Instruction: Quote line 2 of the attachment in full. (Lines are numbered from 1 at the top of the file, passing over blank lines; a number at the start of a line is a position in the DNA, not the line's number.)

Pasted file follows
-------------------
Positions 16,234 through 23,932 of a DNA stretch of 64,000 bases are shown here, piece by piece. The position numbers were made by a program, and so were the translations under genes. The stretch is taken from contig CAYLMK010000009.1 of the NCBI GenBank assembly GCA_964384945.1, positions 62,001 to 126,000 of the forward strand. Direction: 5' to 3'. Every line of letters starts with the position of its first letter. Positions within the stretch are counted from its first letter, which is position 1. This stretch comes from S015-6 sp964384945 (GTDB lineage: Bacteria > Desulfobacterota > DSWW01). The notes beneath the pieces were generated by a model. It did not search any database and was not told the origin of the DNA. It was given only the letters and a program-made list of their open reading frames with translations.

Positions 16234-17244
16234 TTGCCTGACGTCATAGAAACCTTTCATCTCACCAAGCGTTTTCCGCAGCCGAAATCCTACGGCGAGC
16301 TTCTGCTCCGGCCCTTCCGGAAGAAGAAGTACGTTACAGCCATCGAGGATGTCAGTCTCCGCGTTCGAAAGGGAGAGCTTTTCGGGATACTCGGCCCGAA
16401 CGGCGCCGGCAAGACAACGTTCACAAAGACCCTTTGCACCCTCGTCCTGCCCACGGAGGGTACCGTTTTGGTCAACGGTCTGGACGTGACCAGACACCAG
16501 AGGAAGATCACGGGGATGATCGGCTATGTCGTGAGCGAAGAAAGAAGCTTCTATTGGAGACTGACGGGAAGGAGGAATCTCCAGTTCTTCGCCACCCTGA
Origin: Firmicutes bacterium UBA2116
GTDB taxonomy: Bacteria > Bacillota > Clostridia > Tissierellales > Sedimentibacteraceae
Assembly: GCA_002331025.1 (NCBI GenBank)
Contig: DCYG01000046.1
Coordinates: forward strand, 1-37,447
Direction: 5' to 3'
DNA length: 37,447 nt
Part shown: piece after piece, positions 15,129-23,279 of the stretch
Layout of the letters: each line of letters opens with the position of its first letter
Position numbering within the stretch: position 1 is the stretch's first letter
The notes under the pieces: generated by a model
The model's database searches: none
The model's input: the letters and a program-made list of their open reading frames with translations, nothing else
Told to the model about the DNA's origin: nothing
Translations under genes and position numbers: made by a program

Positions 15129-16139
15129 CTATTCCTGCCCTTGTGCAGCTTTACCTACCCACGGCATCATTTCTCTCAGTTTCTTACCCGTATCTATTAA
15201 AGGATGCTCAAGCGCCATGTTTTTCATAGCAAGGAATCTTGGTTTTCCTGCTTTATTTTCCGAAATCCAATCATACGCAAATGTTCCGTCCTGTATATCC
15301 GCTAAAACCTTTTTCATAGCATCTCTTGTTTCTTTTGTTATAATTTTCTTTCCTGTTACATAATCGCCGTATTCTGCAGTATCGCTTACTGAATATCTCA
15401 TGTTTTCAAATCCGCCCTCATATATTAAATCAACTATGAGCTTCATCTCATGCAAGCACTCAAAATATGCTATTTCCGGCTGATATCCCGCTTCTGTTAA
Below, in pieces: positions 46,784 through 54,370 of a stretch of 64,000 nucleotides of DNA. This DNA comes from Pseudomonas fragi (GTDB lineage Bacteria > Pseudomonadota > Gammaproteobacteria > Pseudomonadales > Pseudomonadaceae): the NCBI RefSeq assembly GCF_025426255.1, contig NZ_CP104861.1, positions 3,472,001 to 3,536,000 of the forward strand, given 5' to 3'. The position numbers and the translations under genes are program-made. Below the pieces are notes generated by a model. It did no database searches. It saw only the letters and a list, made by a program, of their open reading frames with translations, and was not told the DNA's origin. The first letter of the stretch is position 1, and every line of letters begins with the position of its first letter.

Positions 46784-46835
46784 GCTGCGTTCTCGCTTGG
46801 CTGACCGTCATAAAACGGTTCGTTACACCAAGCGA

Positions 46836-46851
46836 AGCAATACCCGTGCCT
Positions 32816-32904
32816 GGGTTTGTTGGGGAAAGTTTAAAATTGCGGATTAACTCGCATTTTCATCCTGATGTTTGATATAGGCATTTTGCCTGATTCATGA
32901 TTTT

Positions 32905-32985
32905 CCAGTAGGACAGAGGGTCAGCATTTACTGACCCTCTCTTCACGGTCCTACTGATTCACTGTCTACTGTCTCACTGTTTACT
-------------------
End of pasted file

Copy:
Positions 16234-17244